- Privacy/Security Breach
Privacy and/or security breaches could be due to internal or external factors. Skype stores a vast amount of information on its servers. This information is utilized for the platform’s research and development and can be shared with its affiliates, subsidiaries, and vendors.
Unfortunately, this makes data leaks and breaches more likely. Sensitive information could also be exploited should you carelessly disclose information to catfishers or fake account users.
- Online Predators
Skype is an open-source and free communications platform, meaning anyone — even malicious users — can easily access the application. Skype’s popularity is, unfortunately, the same reason why online predators specifically target this software to hunt for victims.
Skype Safety Precautions To Take
Just because there are certain dangers, doesn’t mean you should stop utilizing Skype. You simply have to proceed with caution and observe these safety protocols.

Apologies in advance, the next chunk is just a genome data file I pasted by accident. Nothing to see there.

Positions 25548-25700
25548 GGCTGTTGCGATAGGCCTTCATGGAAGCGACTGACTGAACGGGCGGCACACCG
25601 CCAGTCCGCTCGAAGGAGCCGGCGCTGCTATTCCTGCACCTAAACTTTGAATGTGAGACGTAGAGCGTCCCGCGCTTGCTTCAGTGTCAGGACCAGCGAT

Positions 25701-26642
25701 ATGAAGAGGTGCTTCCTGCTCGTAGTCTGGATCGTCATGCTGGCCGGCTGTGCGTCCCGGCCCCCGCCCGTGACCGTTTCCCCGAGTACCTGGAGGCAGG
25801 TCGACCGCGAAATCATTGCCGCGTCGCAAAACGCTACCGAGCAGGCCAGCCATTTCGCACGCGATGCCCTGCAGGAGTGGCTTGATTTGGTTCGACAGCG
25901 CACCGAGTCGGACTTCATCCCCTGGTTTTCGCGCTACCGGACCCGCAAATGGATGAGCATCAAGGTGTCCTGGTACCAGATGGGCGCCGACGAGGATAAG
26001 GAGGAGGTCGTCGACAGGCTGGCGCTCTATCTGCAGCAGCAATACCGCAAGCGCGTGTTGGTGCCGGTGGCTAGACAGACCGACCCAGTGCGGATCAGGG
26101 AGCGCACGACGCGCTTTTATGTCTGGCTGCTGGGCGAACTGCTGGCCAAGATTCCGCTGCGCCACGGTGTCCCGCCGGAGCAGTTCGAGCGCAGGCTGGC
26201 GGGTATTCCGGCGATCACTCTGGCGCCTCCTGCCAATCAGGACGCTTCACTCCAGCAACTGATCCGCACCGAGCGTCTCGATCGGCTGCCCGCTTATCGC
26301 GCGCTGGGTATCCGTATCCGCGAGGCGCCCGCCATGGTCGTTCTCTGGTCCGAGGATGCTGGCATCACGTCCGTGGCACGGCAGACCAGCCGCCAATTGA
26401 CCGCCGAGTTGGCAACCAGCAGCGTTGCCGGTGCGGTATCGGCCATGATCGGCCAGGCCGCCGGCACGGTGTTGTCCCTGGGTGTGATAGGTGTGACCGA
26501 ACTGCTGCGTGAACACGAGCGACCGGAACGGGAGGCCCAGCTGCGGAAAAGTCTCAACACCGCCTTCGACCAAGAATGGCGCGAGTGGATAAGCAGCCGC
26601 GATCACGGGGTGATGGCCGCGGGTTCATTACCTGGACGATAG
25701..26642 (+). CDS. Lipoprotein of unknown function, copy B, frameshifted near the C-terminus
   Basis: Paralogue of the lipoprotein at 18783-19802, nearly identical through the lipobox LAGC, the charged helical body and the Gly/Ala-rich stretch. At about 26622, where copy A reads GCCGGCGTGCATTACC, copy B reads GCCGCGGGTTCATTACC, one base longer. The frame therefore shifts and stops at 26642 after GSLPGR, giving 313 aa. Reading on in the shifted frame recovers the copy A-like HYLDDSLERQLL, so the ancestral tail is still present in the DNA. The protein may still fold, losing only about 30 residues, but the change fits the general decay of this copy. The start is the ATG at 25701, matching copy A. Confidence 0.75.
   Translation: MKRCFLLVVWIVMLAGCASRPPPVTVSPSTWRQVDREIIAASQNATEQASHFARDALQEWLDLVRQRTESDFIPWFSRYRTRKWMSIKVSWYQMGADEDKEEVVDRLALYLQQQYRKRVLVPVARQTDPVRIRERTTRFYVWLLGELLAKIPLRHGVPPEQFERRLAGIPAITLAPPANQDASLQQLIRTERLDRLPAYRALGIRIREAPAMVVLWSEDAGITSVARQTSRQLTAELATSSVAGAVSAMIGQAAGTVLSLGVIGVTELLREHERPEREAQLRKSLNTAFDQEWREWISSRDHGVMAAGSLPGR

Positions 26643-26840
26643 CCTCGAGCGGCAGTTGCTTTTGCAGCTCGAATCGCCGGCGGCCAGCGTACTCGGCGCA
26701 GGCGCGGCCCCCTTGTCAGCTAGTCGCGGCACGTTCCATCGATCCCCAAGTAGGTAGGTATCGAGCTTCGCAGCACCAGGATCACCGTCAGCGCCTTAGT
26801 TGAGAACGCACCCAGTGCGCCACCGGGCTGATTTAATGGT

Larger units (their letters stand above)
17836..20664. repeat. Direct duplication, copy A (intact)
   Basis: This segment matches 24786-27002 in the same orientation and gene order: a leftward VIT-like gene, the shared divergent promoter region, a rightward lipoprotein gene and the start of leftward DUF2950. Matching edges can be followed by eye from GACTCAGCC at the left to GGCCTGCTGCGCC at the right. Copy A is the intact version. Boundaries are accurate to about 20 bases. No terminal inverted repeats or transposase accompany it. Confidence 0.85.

- Strong Password
Passwords are underrated protection measures. Yes, hackers can still find ways to bypass passwords, but setting a strong one could delay the attack. Making it a great first line of defense.
Protect your Skype calls, messages, and files by regularly updating and creating strong passwords. If possible, enable two-factor authentication for an extra layer of security. Also, never disclose your login credentials to anyone – not even to your spouse or loved ones.
- Built-In Privacy Settings